another one:  Lineage, over 3 million in late 2003, 2 million by the end of the year (mostly before WoW release so cant blame WoW).  Also 5-6 years after release.

     

    Sure seems like WoW's decline is normal, its in line with what Lineage, EQ, FFXI (aka the industry's biggest successes) have done.  ultima Online fits too.  DAoC had a similar drop, but a little bit earlier in its lifetime (ToA?).  In fact all these games seem to have had the drops happen over a shorter period of time.

     

    Of course there is the one outlier, the one that keeps growing and growing and growing.   EvE.

  • jbombardjbombard SapporoPosts: 531Member Uncommon
    Originally posted by syriinx
    Originally posted by jbombard
     

    Players getting tired and moving on would probably be a gradual trend.  What we have been seeing post Cataclysm is not a gradual trend.  It is a steep downward trend.  Despite what people say, MoP only had any increase in subs at the very beginning of the xpack, after the initial surge subs have taken the same steep downward trend we saw in Cataclysm.  Age is gradual and thus so would the downward trend be, however the rate of decline we have been seeing post Cataclysm seems to be indicative of something else entirely.  What exactly is something Blizzard has been struggling to figure out with a whole lot of trial and error, and they seem to be coming up with errors more than answers.(if subs are any indicator)

    Its not really that steep, its been a 3 year period now.  the game has lost roughly 1/3 of its subs over the last three years.  

    How have similar aged games like EQ2 and LOTRO done over the same span?  probably about the same, worse in LOTRO's case.

    FFXI went from 500k subs in late 2008 to 350k subs in mid 2011...fairly close to a 33% drop..also right around the same age range that WoW started losing subs.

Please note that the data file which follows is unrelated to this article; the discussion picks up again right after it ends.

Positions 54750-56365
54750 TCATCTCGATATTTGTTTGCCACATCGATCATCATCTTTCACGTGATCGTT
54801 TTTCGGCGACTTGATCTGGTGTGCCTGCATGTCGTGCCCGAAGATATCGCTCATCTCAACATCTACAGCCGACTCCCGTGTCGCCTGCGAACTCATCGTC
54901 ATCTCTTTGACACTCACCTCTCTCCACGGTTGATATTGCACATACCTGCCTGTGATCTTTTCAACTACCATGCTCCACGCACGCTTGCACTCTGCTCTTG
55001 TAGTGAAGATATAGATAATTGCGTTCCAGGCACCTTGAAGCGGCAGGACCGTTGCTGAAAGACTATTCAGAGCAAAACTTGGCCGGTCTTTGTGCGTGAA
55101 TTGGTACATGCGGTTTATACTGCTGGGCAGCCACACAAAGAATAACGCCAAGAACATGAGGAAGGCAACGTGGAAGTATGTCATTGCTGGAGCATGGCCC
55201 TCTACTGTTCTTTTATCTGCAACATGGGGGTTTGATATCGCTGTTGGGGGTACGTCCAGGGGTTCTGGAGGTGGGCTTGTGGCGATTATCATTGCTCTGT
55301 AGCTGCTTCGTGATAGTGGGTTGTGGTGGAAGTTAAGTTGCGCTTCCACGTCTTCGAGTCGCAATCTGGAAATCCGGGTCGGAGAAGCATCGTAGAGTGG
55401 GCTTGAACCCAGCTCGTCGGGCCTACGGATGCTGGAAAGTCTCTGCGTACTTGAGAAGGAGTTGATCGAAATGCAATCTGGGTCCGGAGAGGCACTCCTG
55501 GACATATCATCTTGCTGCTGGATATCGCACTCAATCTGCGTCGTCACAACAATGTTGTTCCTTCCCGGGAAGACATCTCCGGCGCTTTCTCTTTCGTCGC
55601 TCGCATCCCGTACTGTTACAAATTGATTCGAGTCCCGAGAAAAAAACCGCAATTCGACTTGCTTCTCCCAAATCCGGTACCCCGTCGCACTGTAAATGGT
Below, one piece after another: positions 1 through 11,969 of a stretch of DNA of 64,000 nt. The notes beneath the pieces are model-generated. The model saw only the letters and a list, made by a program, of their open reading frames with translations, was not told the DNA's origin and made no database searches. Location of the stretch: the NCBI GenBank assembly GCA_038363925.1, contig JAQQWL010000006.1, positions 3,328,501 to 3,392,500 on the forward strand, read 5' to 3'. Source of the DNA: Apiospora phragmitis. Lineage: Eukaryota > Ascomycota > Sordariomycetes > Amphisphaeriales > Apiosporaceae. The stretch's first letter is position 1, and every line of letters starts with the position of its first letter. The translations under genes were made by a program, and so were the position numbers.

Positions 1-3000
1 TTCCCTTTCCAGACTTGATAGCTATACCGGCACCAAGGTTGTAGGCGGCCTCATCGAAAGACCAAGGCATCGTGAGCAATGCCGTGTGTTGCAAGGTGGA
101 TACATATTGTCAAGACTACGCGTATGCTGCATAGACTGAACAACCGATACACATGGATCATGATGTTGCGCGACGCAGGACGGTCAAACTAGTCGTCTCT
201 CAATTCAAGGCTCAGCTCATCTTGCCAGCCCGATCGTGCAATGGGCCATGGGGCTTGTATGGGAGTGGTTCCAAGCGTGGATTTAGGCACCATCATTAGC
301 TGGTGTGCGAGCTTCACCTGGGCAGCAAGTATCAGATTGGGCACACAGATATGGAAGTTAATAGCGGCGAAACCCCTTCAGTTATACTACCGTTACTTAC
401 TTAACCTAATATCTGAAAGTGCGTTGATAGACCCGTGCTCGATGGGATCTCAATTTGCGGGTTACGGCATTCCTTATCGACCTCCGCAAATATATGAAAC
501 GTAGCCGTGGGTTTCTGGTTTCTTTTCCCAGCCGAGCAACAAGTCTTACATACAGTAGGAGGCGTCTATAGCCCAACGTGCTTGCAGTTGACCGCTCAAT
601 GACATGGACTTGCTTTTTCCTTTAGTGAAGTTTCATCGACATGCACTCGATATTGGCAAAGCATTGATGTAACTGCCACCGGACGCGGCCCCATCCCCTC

WoWs decline seems steep because of the sheer numbers involved, but when you look at percentages it doesnt seem so unusual.

    If you don't consider expansions WoW has been losing subs at a rate of 2 million per year.  Years with an expansion you see a surge of up to about 1 million subs at the beggining, so you still end up with a net decrease of 1 million subs at the end of an expansion year.  If you extrapolate that out WoW has about 3 years left. Now I doubt WoW will continue to lose subs at the rate of 2 million subs a year.  However the rate at which they are decreasing now IS significant.

  • syriinxsyriinx New York, NYPosts: 1,063Member Uncommon
    Originally posted by jbombard
    Originally posted by syriinx
    Originally posted by jbombard
     

    Players getting tired and moving on would probably be a gradual trend.  What we have been seeing post Cataclysm is not a gradual trend.  It is a steep downward trend.  Despite what people say, MoP only had any increase in subs at the very beginning of the xpack, after the initial surge subs have taken the same steep downward trend we saw in Cataclysm.  Age is gradual and thus so would the downward trend be, however the rate of decline we have been seeing post Cataclysm seems to be indicative of something else entirely.  What exactly is something Blizzard has been struggling to figure out with a whole lot of trial and error, and they seem to be coming up with errors more than answers.(if subs are any indicator)

    Its not really that steep, its been a 3 year period now.  the game has lost roughly 1/3 of its subs over the last three years.  

    How have similar aged games like EQ2 and LOTRO done over the same span?  probably about the same, worse in LOTRO's case.

    FFXI went from 500k subs in late 2008 to 350k subs in mid 2011...fairly close to a 33% drop..also right around the same age range that WoW started losing subs.

     

    WoWs decline seems steep because of the sheer numbers involved, but when you look at percentages it doesnt seem so unusual.

    If you don't consider expansions WoW has been losing subs at a rate of 2 million per year.  Years with an expansion you see a surge of up to about 1 million subs at the beggining, so you still end up with a net decrease of 1 million subs at the end of an expansion year.  If you extrapolate that out WoW has about 3 years left. Now I doubt WoW will continue to lose subs at the rate of 2 million subs a year.  However the rate at which they are decreasing now IS significant.

    you are making the mistake of looking at raw numbers.  Its all about %es.  And all other major MMOs with the exception of EvE have had a similar % drop around their 5th/6th year, if not sooner.

    And its very clear from playing the game, there are a LOT of lifers.  So the decline will level off sooner or later.  And whats left will still be very profitable.